This week, on a radio show, the host asked whether I thought President Bush was headed for the same fate as his father in the 1992 election. While the question has been around for a while, I think it deserves a fresh answer in light of recent developments.
The comparisons are only natural. Both George Bushes lead successful wars against Iraq, and both enjoyed phenomenal approval ratings at the time. Bush 41 squandered his 90 percent approval rating even more dramatically than he acquired it and lost to Bill Clinton in 1992. Now that Bush 43 appears less than politically invincible for the first sustained period since the September 11 attacks, Democrats are salivating with anxious anticipation.
The smart money is still easily on President Bush for 2004, mainly because a substantial majority of the electorate trusts him with our national security at a time when national security is paramount.
Beyond his handling of the War on Terror and homeland security, and his tax policies and judicial nominations, he has disappointed conservatives on more than a handful of significant issues.
Even apart from defense, he has been a big spender in general, and specifically on Medicare entitlements and federal education. Democrats would have been much worse, but we expect better from Republicans in that department.
He applauded the Supreme Court's disgraceful affirmative action ruling, betrayed free trade principles and succumbed to political correctness on immigration policy, which is the one glaringly weak link in his conduct of the War on Terror. Those who otherwise support him scratch their heads at his apparent inconsistency here. You don't have to be a xenophobe to believe that lax immigration policies make us more vulnerable to terrorism.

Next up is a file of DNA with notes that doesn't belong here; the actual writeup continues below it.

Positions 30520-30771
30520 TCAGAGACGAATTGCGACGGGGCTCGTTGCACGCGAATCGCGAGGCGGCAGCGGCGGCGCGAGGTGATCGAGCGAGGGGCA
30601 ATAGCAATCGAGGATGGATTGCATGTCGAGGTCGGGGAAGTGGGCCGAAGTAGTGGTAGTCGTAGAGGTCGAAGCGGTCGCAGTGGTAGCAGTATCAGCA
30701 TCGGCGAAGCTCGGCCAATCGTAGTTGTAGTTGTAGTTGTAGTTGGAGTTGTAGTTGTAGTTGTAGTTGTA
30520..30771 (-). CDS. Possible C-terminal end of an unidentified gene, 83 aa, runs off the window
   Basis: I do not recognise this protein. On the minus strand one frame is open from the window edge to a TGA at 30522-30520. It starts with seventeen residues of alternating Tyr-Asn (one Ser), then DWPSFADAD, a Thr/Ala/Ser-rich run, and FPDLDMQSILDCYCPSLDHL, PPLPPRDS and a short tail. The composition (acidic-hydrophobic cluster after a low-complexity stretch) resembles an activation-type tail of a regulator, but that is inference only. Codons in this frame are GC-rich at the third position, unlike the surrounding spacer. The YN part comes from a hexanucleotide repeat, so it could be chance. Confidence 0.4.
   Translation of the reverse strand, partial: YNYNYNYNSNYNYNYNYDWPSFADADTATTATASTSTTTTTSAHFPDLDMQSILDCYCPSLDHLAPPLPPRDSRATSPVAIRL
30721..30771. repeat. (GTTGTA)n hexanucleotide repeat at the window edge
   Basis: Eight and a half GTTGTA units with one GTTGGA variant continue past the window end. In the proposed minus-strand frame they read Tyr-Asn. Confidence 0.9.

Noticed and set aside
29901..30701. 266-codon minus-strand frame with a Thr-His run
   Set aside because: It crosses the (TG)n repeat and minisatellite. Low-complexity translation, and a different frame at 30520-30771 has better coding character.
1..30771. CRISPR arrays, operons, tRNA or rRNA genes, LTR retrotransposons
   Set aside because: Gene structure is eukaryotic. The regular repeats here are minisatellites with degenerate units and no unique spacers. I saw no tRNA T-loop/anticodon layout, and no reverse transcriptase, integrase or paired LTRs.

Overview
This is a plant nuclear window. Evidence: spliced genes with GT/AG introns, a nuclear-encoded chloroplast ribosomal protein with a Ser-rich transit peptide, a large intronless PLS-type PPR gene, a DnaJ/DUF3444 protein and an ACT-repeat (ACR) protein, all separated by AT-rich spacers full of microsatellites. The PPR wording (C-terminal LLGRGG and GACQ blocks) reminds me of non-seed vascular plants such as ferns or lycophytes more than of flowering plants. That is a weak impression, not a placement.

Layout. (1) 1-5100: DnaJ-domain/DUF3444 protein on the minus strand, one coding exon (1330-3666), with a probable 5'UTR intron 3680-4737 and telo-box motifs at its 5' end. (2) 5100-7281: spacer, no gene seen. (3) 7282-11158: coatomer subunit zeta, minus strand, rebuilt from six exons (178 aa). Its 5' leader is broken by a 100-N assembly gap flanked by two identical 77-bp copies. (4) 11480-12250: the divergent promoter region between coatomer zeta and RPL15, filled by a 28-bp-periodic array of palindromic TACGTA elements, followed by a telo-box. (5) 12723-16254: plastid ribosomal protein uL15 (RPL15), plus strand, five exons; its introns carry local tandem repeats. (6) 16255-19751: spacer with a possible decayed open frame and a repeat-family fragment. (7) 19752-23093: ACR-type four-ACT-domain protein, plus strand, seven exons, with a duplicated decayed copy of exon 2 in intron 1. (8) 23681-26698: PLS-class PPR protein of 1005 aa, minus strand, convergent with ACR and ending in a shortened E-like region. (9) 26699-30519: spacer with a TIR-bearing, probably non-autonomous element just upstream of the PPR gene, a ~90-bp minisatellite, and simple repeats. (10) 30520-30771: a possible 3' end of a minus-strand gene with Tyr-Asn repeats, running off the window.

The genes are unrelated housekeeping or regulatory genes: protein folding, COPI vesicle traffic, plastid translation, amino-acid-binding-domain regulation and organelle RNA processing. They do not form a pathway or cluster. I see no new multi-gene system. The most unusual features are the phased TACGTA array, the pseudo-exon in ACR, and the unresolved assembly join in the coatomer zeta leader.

He has applied a different standard toward terrorism directed against Israel and advocates an independent Palestinian state, though land for peace has done nothing to curb the Palestinians' appetite for violence against Jews, and losing this strategic real estate would make Israel less secure and thus invite a full-scale invasion.
But on domestic policy there's a major difference between George W. and his dad, who ran as Ronald Reagan's ideological successor. When Bush 41 reneged on his "no-new-taxes" pledge, he broke faith with Reagan orthodoxy, losing incalculable credibility with his base, which felt double-crossed.
And while many have compared George W. to Ronald Reagan, he has never claimed to be an unabashed conservative -- compassionate, maybe, but not unabashed. He's been somewhat of a paradox from the beginning. To this day I have difficulty categorizing his views.
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